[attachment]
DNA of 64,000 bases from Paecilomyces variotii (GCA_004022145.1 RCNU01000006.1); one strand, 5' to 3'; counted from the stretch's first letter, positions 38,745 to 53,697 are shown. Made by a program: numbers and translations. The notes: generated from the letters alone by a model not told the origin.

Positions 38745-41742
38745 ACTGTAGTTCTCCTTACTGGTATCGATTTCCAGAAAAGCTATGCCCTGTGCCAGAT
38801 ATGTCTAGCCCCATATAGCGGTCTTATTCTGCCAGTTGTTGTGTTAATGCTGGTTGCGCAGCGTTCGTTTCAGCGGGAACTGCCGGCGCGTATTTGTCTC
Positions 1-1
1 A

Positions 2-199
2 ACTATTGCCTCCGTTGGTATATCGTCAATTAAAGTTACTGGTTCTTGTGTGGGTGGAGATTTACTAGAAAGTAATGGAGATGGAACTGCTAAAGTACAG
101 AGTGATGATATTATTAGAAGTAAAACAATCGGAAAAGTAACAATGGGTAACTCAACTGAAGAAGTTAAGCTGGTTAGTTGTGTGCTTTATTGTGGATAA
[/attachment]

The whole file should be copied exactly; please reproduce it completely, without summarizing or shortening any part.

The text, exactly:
DNA of 64,000 bases from Paecilomyces variotii (GCA_004022145.1 RCNU01000006.1); one strand, 5' to 3'; counted from the stretch's first letter, positions 38,745 to 53,697 are shown. Made by a program: numbers and translations. The notes: generated from the letters alone by a model not told the origin.

Positions 38745-41742
38745 ACTGTAGTTCTCCTTACTGGTATCGATTTCCAGAAAAGCTATGCCCTGTGCCAGAT
38801 ATGTCTAGCCCCATATAGCGGTCTTATTCTGCCAGTTGTTGTGTTAATGCTGGTTGCGCAGCGTTCGTTTCAGCGGGAACTGCCGGCGCGTATTTGTCTC
Positions 1-1
1 A

Positions 2-199
2 ACTATTGCCTCCGTTGGTATATCGTCAATTAAAGTTACTGGTTCTTGTGTGGGTGGAGATTTACTAGAAAGTAATGGAGATGGAACTGCTAAAGTACAG
101 AGTGATGATATTATTAGAAGTAAAACAATCGGAAAAGTAACAATGGGTAACTCAACTGAAGAAGTTAAGCTGGTTAGTTGTGTGCTTTATTGTGGATAA